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Hernandez v. Homeq Servicing

May 11, 2010

ANNER OSBALDO HERNANDEZ, PLAINTIFF,
v.
HOMEQ SERVICING, DEFENDANT.



The opinion of the court was delivered by: Dennis L. Beck United States Magistrate Judge

ORDER DISMISSING FIRST AMENDED COMPLAINT WITH LEAVE TO AMEND AMENDED COMPLAINT DUE WITHIN THIRTY (30) DAYS

Plaintiff Anner Osbaldo Hernandez ("Plaintiff"), appearing pro se and proceeding in forma pauperis, filed the instant action on March 25, 2010. He named HomEq Servicing as Defendant.

On April 2, 2010, the Court dismissed the complaint and granted Plaintiff leave to file an amended complaint within thirty (30) days. On May 5, 2010, Plaintiff filed a First Amended Complaint.

DISCUSSION

A. Screening Standard

Pursuant to 28 U.S.C. § 1915(e)(2), the court must conduct an initial review of the complaint for sufficiency to state a claim. The court must dismiss a complaint or portion thereof if the court determines that the action is legally "frivolous or malicious," fails to state a claim upon which relief may be granted, or seeks monetary relief from a defendant who is immune from such relief. 28 U.S.C. § 1915(e)(2). If the court determines that the complaint fails to state a claim, leave to amend may be granted to the extent that the deficiencies of the complaint can be cured by amendment.

Fed. R. Civ. P. 8(a) provides:

A pleading that states a claim for relief must contain: (1) a short and plain statement of the grounds for the court's jurisdiction, unless the court already has jurisdiction and the claim needs no new jurisdictional support; (2) a short and plain statement of the claim showing that the pleader is entitled to relief: and (3) a demand for the relief sought, which may include relief in the alternative or different types of relief.

A complaint must contain a short and plain statement as required by Fed. R. Civ. P. 8(a)(2). Although the Federal Rules adopt a flexible pleading policy, a complaint must give fair notice and state the elements of the claim plainly and succinctly. Jones v. Community Redev. Agency, 733 F.2d 646, 649 (9th Cir. 1984). Plaintiff must allege with at least some degree of particularity overt acts which the defendants engaged in that support Plaintiff's claim. Id. Indeed, "a complaint must contain sufficient factual matter, accepted as true, to 'state a claim to relief that is plausible on its face.'" Ashcroft v. Iqbal, - U.S. -, 129 S.Ct. 1937, 1949 (2009) (quoting Bell Atlantic Corp. v. Twombly, 550 U.S. 544, 570 (2007)).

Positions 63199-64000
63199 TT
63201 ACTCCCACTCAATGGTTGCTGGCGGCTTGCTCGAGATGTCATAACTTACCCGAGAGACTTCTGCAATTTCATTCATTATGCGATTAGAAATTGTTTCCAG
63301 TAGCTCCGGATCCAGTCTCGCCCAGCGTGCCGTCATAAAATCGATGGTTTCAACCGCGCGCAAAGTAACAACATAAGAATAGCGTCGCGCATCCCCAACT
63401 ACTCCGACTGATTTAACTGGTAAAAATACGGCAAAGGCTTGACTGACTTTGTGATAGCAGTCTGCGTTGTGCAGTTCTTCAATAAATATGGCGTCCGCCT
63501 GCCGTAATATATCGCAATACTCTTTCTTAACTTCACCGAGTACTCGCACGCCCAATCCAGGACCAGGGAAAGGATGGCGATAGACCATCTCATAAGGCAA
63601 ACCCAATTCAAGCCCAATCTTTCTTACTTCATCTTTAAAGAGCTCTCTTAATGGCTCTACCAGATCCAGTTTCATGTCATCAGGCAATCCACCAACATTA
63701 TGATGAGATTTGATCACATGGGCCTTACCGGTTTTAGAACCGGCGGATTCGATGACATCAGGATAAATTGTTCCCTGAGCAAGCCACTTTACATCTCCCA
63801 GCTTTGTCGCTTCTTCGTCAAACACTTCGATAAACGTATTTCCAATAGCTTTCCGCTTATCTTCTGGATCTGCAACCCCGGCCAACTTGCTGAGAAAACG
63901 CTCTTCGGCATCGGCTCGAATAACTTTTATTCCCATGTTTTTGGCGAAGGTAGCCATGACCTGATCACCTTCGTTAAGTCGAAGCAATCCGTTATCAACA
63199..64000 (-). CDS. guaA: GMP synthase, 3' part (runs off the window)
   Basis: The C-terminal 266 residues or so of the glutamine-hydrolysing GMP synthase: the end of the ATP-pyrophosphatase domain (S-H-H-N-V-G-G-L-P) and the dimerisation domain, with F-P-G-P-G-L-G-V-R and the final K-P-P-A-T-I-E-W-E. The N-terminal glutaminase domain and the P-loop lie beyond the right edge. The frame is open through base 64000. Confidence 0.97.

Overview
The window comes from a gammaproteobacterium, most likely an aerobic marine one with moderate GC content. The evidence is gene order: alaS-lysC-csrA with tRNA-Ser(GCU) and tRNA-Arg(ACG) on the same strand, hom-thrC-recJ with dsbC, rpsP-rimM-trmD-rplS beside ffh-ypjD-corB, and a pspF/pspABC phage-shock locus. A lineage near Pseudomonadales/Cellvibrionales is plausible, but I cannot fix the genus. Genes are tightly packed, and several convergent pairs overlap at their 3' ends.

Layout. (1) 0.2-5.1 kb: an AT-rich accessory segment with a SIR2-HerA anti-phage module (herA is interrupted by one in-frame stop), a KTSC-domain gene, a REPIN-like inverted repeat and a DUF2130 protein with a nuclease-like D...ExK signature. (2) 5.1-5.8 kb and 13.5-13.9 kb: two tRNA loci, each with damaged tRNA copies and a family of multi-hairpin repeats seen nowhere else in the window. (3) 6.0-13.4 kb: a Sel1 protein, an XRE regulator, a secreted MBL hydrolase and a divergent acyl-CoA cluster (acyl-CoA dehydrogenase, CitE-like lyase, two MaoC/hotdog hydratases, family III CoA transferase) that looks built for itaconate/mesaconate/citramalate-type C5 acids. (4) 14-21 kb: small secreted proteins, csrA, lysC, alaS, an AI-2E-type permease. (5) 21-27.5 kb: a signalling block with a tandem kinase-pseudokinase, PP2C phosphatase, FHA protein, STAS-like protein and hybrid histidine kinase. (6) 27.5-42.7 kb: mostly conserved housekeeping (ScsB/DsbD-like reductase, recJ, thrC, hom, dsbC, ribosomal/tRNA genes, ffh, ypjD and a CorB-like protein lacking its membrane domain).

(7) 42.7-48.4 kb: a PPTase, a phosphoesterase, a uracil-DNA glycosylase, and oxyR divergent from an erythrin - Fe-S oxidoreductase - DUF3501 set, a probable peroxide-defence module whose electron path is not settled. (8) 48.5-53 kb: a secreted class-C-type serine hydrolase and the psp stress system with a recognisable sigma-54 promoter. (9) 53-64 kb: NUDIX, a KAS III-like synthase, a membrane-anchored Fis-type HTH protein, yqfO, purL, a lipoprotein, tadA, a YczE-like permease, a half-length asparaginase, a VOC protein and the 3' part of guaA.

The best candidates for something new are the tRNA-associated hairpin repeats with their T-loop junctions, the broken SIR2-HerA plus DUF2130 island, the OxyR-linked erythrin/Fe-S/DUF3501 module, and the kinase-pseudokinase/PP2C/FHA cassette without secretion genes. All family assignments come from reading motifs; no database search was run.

In reviewing a complaint under this standard, the Court must accept as true the allegations of the complaint in question, Hospital Bldg. Co. v. Trustees of Rex Hospital, 425 U.S. 738, 740 (1976), construe the pro se pleadings liberally in the light most favorable to the Plaintiff, Resnick v. Hayes, 213 F.3d 443, 447 (9th Cir. 2000), and resolve all doubts in the Plaintiff's favor, Jenkins v. McKeithen, 395 U.S. 411, 421 (1969).

B. Plaintiff's Allegations

In the First Amended Complaint, Plaintiff has added an additional defendant, Wells Fargo Bank. He also identified the property at issue based on an apparent description from Stanislaus County records. With the exception of these two additions, Plaintiff's original complaint and the First Amended Complaint are identical.

1. TILA

TILA confers a statutory "right of action only on a borrower in a suit against a borrower's creditor." Talley v. Deutsche Bank Trust Co., 2008 WL 4606302, at *2 (D.N.J. Oct.15, 2008). Plaintiff's amended complaint is devoid of facts demonstrating that he has standing to bring a TILA claim as a borrower under any loan. As with his original complaint, Plaintiff's amended complaint is devoid of the barest factual allegations, including: (1) ...


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